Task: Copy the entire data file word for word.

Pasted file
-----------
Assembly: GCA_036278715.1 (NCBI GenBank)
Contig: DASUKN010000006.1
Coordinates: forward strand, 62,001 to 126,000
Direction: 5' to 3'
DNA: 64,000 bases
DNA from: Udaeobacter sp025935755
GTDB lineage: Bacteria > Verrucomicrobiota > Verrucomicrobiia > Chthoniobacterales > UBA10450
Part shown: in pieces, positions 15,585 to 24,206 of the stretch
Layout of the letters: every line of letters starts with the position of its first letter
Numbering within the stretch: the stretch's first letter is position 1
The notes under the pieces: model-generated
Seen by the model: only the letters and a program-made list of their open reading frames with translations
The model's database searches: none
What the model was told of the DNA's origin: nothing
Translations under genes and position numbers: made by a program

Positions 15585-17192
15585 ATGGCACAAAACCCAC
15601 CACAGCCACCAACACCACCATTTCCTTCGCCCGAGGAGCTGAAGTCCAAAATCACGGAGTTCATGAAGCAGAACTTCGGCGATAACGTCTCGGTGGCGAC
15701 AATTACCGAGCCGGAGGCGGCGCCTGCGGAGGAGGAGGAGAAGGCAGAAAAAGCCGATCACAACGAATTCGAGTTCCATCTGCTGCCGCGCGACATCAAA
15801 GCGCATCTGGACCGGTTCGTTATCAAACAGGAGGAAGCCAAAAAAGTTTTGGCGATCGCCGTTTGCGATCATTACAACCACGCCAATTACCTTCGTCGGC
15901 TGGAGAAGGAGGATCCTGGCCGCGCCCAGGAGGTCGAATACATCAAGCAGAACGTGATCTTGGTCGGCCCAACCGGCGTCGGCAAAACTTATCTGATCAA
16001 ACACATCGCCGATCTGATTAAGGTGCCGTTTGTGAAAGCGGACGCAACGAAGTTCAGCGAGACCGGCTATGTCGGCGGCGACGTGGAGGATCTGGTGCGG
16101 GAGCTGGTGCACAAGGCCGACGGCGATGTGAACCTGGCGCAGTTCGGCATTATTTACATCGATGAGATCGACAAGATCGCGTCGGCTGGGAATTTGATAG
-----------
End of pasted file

Assembly: GCA_036278715.1 (NCBI GenBank)
Contig: DASUKN010000006.1
Coordinates: forward strand, 62,001 to 126,000
Direction: 5' to 3'
DNA: 64,000 bases
DNA from: Udaeobacter sp025935755
GTDB lineage: Bacteria > Verrucomicrobiota > Verrucomicrobiia > Chthoniobacterales > UBA10450
Part shown: in pieces, positions 15,585 to 24,206 of the stretch
Layout of the letters: every line of letters starts with the position of its first letter
Numbering within the stretch: the stretch's first letter is position 1
The notes under the pieces: model-generated
Seen by the model: only the letters and a program-made list of their open reading frames with translations
The model's database searches: none
What the model was told of the DNA's origin: nothing
Translations under genes and position numbers: made by a program

Positions 15585-17192
15585 ATGGCACAAAACCCAC
15601 CACAGCCACCAACACCACCATTTCCTTCGCCCGAGGAGCTGAAGTCCAAAATCACGGAGTTCATGAAGCAGAACTTCGGCGATAACGTCTCGGTGGCGAC
15701 AATTACCGAGCCGGAGGCGGCGCCTGCGGAGGAGGAGGAGAAGGCAGAAAAAGCCGATCACAACGAATTCGAGTTCCATCTGCTGCCGCGCGACATCAAA
15801 GCGCATCTGGACCGGTTCGTTATCAAACAGGAGGAAGCCAAAAAAGTTTTGGCGATCGCCGTTTGCGATCATTACAACCACGCCAATTACCTTCGTCGGC
15901 TGGAGAAGGAGGATCCTGGCCGCGCCCAGGAGGTCGAATACATCAAGCAGAACGTGATCTTGGTCGGCCCAACCGGCGTCGGCAAAACTTATCTGATCAA
16001 ACACATCGCCGATCTGATTAAGGTGCCGTTTGTGAAAGCGGACGCAACGAAGTTCAGCGAGACCGGCTATGTCGGCGGCGACGTGGAGGATCTGGTGCGG
16101 GAGCTGGTGCACAAGGCCGACGGCGATGTGAACCTGGCGCAGTTCGGCATTATTTACATCGATGAGATCGACAAGATCGCGTCGGCTGGGAATTTGATAG